The RZA probably relates the persecution of the Saiyans with the persecution of the Jews and the slavery of blacks because they’re a native people from a far off place that get pulled into a foreign land and get treated as if they were lesser people, forced to do the bidding of an overlord. The persecutor could be Freeza, slave traders, or the Pharaoh of Egypt. It’s the same principle, in that someone is being persecuted by an “unrighteous” authority figure.
Overall, if I understand it correctly the idea he’s trying to project is that there’s wisdom in these stories, both ancient and modern. History repeats itself again and again. Also that there’s a feeling of pain in those subjected to racism or mistreatment that is universal and timeless.
From a storytelling standpoint, it’s a fact that Akira Toriyama draws heavily from myths and legends in Dragon Ball, and persecution is an effective tool in the storytellers arsenal. He uses it frequently with the Saiyans. Especially for Goku and Vegeta. It’s easy to see why the RZA makes the connection.
The RZA continues on page 62 with some philosophy.
“Today, some brothers get mad at me saying things like this. They say, “Why you fuckin’ with Chinese dudes? How come you talk to Caucasian motherfuckers like they’re brothers?” I know how they feel. And I bear witness that Allah is one, the Father of the black man, who must take his proper place as God of himself. But over the years, I came to believe the basic lesson of Mathematics is the same as that of Taoism, Buddhism, and every great spiritual path. It’s that we all have the potential to become like God.”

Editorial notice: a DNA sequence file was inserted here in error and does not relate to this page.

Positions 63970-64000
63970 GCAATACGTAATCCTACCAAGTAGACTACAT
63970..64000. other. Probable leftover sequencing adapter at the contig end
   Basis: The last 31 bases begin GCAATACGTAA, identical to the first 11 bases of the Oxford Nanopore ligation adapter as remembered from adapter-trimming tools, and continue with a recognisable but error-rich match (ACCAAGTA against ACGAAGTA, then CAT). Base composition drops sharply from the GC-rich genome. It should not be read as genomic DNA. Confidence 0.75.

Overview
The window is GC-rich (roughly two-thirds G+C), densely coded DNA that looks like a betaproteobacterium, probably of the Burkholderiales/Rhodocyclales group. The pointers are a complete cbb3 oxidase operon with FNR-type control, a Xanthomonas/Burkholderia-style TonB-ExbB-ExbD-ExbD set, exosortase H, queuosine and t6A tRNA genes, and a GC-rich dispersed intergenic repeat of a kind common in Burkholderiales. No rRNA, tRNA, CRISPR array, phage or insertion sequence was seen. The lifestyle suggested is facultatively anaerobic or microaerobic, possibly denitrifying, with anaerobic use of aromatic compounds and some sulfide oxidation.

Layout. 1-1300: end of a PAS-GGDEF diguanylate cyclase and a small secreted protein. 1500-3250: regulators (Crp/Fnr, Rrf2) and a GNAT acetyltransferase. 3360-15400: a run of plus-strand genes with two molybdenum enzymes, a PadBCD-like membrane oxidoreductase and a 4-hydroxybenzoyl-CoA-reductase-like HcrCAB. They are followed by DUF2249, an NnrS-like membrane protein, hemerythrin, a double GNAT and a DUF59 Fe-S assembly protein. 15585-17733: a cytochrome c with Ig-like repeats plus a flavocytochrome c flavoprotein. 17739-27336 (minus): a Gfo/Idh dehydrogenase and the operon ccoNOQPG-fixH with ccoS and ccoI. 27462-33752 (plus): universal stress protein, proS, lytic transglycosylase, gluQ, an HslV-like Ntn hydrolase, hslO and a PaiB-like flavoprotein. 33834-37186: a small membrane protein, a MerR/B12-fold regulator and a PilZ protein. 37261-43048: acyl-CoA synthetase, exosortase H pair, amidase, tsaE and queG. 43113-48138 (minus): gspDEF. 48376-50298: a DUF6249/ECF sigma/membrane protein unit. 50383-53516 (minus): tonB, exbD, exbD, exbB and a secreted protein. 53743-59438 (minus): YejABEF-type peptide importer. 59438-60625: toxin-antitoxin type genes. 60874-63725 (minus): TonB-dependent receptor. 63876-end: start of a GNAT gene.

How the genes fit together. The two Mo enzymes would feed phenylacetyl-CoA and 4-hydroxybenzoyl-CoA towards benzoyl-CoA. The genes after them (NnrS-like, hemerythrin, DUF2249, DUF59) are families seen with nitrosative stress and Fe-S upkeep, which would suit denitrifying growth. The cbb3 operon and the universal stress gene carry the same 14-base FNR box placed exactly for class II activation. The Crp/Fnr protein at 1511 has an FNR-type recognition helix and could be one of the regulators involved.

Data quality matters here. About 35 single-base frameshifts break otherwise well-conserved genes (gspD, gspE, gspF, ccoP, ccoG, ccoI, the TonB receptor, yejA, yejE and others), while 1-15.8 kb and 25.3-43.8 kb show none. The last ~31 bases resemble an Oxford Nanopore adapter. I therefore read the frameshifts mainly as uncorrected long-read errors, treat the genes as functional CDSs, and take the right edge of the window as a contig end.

In this section he talks about personal development and spiritual transcendence. There’s some profound things here, but to make a simplified statement on what I understand, he’s saying that Son Goku is walking the path of the divine. He trains hard, attains Super Saiyan, and then learns how “to become Super Saiyan at will.” This means he can channel “God” any time he wants, in essence becoming like God Himself.
From my perspective I’d say he is talking about human potential and the idea that each of us has the divine within ourselves, waiting to be cultivated. Buddhists refer to it as Buddha Nature: The potential to become a Buddha. Goku attains this state and then learns how to control it with a calm mind.
There’s a lot more that can be said about the RZA’s comments because they touch on so many different issues at once. The whole book was written with multifaceted, historical, philosophical statements that reflect his life story.
I don’t disagree with his statements and I can see the points he is trying to make. However, I do think they could have been made a bit more eloquently, or sensitively, or I’m not sure what. Just seems a bit rough.
I could talk about these topics for days and really don’t want to end it here, but I don’t want to dilute his message, so please tell me what you think.
Is the RZA right? Does Dragon Ball Z represent the journey of the black man in America?
For more of the RZA’s insights, buy The Tao of Wu.
And read The Black Goku article for the history of how black American DBZ fans drew their heroes in a way they could better relate to.